Building the business case for a culture of certification

Kristina Arrington Cherry, Trevor Mitchell


Certification is a measure of distinctive, specialized knowledge in nursing and demonstrates competence beyond licensure to the public, the facility, and the professional. Certification not only is significant for nursing practice but is also essential for meeting the multiple standards within the American Nurses Credentialing Center Magnet Recognition Program, the international “gold standard” signifying excellence in nursing services. It is likely that organizations that promote a “culture of certification” are better positioned in a highly competitive health care job market. At Houston Methodist Hospital we created a culture of certification by developing the Clinical Career Path program providing on-site certification preparation courses, a campaign initiative, recognition programs, and financial support. Recent literature indicate mixed findings on whether such a culture positively impacts patient and staff outcomes such as job satisfaction, retention, patient falls, and hospital-acquired urinary tract infections. There are costs associated with building a culture of certification, and without a compelling business case, the necessary resources or funding may not be made available. There is a paucity of literature on building a business case to promote a culture of certification or the financial investment required. We examined this issue and found that the creation of a culture of certification resulted in improved patient and employer outcomes. Additionally, we found a benefit-to-cost ratio greater than 1, which supports that building a culture of certification is cost beneficial; every dollar spent generates more than a dollar in benefits. This article highlights that a business case exists to support building a culture of certification by linking to patient and employer outcomes.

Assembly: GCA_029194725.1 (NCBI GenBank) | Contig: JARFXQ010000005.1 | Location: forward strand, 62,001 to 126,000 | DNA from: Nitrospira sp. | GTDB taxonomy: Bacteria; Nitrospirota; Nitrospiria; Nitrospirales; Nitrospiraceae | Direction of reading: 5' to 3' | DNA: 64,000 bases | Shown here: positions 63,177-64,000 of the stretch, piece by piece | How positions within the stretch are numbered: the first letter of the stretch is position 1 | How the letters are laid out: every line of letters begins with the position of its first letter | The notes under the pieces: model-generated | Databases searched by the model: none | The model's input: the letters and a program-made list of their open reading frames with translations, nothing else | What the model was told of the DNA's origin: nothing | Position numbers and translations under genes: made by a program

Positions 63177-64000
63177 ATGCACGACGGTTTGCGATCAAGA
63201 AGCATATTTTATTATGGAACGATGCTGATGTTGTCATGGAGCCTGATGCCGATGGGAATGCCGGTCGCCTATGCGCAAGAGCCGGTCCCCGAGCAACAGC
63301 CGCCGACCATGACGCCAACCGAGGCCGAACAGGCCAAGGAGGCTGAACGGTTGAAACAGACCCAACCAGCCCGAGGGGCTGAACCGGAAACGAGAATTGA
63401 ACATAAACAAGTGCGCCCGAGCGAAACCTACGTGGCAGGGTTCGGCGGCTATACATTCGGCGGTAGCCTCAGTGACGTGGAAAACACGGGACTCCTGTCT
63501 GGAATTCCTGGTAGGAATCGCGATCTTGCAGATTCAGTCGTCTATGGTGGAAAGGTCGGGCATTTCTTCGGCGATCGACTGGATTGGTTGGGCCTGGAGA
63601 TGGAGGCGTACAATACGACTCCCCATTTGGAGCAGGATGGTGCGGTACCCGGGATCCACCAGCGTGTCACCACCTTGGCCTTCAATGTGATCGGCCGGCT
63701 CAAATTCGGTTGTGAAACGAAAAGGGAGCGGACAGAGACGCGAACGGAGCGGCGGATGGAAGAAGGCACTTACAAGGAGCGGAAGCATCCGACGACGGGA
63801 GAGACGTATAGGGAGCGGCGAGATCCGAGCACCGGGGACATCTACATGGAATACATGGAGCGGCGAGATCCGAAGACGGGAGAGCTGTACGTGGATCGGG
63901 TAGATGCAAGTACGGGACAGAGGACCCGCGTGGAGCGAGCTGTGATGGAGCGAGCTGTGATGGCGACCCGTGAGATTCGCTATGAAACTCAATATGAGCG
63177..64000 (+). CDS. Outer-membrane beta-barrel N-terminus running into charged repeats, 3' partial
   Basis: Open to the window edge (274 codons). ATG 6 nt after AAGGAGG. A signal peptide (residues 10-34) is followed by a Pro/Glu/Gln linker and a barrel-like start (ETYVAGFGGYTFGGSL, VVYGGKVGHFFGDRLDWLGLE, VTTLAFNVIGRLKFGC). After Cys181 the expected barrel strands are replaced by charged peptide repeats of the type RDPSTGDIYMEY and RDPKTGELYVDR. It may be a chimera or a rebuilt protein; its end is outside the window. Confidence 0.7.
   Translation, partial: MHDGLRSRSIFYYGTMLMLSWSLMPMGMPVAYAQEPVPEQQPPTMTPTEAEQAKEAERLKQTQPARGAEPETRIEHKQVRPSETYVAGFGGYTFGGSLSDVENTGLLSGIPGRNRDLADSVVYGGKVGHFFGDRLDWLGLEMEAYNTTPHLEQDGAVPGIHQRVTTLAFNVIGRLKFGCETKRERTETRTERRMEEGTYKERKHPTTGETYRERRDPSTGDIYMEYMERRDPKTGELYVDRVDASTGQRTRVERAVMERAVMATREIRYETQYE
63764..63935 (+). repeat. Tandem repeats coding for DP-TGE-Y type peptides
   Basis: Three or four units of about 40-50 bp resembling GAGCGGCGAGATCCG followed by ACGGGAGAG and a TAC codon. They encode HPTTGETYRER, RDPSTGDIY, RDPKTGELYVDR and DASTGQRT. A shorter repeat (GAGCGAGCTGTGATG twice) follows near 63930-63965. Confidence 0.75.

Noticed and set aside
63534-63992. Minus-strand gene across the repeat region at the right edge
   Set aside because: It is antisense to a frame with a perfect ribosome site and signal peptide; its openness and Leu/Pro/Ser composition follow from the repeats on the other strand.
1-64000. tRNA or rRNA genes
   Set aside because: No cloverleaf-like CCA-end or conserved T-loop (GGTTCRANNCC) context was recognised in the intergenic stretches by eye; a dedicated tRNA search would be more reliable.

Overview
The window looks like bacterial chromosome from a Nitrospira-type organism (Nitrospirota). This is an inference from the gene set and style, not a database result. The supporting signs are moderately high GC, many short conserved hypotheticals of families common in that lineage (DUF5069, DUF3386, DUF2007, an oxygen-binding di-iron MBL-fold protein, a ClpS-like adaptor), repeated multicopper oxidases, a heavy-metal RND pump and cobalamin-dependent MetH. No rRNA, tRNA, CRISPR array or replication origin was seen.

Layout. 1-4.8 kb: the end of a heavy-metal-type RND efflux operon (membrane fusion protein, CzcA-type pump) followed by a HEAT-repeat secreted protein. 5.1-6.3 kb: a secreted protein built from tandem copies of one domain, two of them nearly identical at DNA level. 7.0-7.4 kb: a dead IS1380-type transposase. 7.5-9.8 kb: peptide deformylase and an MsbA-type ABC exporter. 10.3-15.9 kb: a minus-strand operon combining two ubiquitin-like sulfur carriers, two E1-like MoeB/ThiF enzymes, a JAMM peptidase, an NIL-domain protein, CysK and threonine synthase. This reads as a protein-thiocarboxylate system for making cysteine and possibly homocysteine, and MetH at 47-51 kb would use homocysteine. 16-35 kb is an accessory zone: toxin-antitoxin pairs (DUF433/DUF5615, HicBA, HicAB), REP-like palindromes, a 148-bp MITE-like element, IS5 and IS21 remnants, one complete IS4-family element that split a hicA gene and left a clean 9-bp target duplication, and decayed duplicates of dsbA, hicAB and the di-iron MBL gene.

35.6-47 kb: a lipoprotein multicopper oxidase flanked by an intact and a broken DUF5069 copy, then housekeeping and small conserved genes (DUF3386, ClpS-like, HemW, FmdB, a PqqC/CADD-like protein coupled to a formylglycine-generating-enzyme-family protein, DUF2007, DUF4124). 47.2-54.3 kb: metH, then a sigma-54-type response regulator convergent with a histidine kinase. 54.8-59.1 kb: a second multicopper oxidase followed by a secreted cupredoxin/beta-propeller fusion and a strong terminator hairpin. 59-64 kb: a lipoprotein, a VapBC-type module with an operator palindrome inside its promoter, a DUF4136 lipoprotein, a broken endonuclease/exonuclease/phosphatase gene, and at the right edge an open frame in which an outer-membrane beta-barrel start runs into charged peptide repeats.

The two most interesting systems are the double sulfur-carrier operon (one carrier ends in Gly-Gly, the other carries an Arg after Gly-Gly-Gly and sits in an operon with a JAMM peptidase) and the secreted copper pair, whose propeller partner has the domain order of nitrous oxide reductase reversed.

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Journal of Nursing Education and Practice

ISSN 1925-4040 (Print)   ISSN 1925-4059 (Online)

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